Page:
Moon Handbooks: Cambodia reviewed in The Chicago Tribune
Moon Handbooks: Cambodia
If Cambodia is known for one thing, aside from the decades of war and genocide committed by the Khmer Rouge, it would have to be the temple ruins of Angkor, which attract more than a million foreign visitors a year. Author Tom Vater describes this famous site quite extensively, as well as lesser-known temples.
Vater insists that conditions in the country are “slowly” getting better, despite the instability of its recent past.
Indeed, until a mere decade or so ago, Cambodia’s capital of Phnom Penh was considered one of the most dangerous capitals in the world. “For the time being at least,” the city is making a comeback, he writes.
He describes what to see and do there before exploring Cambodia’s many miles of coastline and the region along the Mekong River. Like the country, the book is full of surprises. For example, there is a sidebar on Angelina Jolie, who in 2005 received honorary Cambodian citizenship (part of her 2001 movie Lara Croft: Tomb Raider was shot in Cambodia, and she adopted a Cambodian child) for her humanitarian work, especially in making people aware of the omnipresent danger of land mines.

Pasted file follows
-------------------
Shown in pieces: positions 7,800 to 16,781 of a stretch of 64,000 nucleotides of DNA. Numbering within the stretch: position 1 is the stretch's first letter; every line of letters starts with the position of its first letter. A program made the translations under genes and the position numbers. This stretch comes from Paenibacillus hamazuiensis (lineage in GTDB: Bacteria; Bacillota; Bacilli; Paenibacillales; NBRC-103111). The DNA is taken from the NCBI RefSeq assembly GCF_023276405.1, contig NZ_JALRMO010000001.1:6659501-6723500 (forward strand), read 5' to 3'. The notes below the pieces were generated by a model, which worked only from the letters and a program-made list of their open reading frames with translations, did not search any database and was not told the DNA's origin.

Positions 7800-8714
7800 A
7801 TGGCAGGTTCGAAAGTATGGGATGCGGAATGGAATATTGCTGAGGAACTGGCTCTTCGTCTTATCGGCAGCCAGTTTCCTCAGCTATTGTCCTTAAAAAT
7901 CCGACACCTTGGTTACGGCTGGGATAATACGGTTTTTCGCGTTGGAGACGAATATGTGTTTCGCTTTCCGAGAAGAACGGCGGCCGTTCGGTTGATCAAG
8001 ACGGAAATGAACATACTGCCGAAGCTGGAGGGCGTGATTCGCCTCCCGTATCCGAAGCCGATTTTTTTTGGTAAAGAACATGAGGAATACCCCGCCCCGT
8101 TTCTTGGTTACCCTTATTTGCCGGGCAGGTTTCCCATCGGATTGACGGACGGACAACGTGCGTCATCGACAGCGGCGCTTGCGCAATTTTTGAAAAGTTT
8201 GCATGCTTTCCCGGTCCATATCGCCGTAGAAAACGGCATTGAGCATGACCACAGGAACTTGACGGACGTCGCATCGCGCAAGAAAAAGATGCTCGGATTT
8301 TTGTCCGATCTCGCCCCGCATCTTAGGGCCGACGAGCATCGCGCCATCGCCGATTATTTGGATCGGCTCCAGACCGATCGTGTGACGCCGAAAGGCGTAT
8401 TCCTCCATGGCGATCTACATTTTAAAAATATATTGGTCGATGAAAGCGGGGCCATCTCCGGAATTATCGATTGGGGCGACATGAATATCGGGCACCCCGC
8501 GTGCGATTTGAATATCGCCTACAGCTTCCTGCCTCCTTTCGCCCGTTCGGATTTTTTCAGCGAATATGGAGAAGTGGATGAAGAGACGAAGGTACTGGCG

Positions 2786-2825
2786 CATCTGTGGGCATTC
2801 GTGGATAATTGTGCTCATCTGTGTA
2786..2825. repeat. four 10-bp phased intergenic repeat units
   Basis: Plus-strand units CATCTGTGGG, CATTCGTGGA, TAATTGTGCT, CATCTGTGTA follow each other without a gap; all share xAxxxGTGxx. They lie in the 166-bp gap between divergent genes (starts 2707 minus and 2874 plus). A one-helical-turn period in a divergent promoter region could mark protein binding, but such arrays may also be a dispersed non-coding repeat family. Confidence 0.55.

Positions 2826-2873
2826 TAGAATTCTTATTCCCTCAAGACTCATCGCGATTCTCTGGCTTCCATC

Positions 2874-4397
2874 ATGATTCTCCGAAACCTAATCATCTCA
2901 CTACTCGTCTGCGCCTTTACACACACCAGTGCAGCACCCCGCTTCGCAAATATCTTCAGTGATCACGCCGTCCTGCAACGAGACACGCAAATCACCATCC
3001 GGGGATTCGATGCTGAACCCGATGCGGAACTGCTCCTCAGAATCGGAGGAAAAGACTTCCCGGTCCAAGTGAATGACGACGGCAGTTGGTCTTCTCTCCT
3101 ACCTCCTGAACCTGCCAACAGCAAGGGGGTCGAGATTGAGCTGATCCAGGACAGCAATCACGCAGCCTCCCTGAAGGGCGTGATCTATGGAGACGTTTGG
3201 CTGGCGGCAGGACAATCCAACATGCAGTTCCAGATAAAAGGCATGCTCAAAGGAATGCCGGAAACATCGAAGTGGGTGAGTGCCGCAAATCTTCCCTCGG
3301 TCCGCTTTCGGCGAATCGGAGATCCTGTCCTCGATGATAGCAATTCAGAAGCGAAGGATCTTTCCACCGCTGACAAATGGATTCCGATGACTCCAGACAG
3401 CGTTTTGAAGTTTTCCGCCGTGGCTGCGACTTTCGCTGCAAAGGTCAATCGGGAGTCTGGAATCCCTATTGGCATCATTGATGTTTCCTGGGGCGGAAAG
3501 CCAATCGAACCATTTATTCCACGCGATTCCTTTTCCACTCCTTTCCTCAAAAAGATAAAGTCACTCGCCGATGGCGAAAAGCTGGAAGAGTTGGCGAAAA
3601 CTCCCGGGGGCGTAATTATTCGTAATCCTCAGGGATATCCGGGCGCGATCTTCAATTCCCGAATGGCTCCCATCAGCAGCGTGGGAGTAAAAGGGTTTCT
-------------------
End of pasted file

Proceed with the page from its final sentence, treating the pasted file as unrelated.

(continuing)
Movie fans also will appreciate learning about Lumphat, a ruined city in the heart of the jungle, formerly known as Ratanakiri, made famous by Francis Ford Coppola’s 1979 Vietnam War movie Apocalypse Now.